Unlike years past, however, the Le Mans organizers are now fiddling with the rules via the engine air restrictors in an effort to ensure a tightly competitive Le Mans 24-hour next month. Is this a break with the tradition of one rulebook unchanged for one year? Well, the tradition is rooted in one race per year. In effect, before the ILMC series was started, the rules changed each time the 24-hour at Le Mans was run annually.
Ultimately, the Le Mans organizers have listened to participants and profited by better racing as a result without giving up the power to keep the racing close. The organizers have even created a special class for “gentlemen drivers,” which codifies the history of sports car racing, where the rich guys, needed now more than ever, have made up the numbers as the factories pursue Titanic battles.
This makes me wonder what the IZOD IndyCar team owners are currently thinking? They recently elected to try push back the introduction of the new era of Indy cars that will feature different cars and engines. If the sport is built on the tradition and popularity of the Indy 500, then jettisoning spec cars will be an important step in re-establishing the sagging popularity of Indy car racing, where competition is excellent but the fan response doesn’t match up.
A well qualified committee dubbed the ICONIC by its creator Randy Bernard came up with the idea of
reinvigorating a tradition of different approaches to cars and engines, which is what fans want to see. Team owner Penske says it’s much ado about not much, because even the new cars are all going to be similar anyway.
Elsewhere, NASCAR. Formula 1 and Le Mans are currently profiting from having listened to legitimate concerns of the fans and participants. Granted, the cooperation stems from the economic downturn. Under the threat of declining revenues, all participants have a vested interest in cooperating to sustain and improve their business models.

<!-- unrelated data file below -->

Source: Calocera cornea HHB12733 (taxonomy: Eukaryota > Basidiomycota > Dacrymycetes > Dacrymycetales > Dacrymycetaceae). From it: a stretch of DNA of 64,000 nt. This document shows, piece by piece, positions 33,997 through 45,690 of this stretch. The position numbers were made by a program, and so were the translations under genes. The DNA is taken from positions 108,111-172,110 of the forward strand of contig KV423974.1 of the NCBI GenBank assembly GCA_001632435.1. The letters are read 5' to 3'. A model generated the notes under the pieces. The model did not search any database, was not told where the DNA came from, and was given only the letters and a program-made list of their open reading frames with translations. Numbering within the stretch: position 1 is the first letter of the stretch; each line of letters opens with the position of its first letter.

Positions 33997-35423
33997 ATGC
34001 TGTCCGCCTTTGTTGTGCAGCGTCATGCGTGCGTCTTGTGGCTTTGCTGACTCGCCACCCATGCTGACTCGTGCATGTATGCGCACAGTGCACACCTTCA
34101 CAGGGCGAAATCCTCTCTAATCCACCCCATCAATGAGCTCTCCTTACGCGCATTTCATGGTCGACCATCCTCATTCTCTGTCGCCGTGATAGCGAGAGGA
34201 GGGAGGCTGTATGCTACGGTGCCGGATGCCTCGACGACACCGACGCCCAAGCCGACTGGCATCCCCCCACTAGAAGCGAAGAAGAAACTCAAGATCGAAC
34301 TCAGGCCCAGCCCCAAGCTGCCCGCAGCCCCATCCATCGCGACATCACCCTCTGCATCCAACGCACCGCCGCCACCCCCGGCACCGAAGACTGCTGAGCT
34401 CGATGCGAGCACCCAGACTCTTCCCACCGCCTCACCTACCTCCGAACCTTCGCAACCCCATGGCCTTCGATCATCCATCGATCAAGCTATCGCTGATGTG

But IndyCar team owners are pleading the economy to avoid a change in the business plan and billionaire Penske is supporting the movement by reinforcing the status quo. Perhaps the IndyCar CEO Bernard will be better off to listen to his participants, just as the Le Mans organizers did when it came to its new generation of prototypes.
But the opinion here regarding in one of the world’s most important series built around one of its biggest races: team owners don’t seem to have gotten the message outside of the more visionary types like Chip Ganassi. The IndyCar team owners in the backlash are not against the new cars, but want to postpone another year on the basis of cost. What are they waiting for? It’s a reminder of the constant
bickering and prevaricating between team owners and the hierarchy in Indianapolis that took Indy car racing from the pinnacle of world appreciation in the early 1990’s into the current muddle.
It’s the same old boring American single seater mentality. Nobody can tell us what to do. Well, maybe some of those downtrodden team owners ought to take a look at the Wood Brothers winning the Daytona 500 and Furniture Row winning the Southern 500 – or Ron Hemelgarn’s team and Buddy Lazier winning the Indy 500 in 1996 when the IRL first started.
Sometimes, changes create new opportunities for the underdogs – as established NASCAR team owners like Hendrick, Roush, Gibbs and Penske can now confirm.
It’s a lock that if next year’s Indy 500 pole qualifying session includes the new cars, the anticipation will be a lot higher than this year’s soon to begin spec-car fest. No other major series seems to be suffering from the push to provide fans with reinvigorated traditions.
Quote of the Week: “I said, ‘Man, I think this thing would be good with clean air.’ That’s all (crew chief Pete Rondeau) needed to hear to make the call to stay out. That won the race for us right there.” – Regan Smith on how he scored the first victory of his Sprint Cup career in the Southern 500
See ya! …At the races.
– Jonathan Ingram can be reached at firstname.lastname@example.orgNo Comment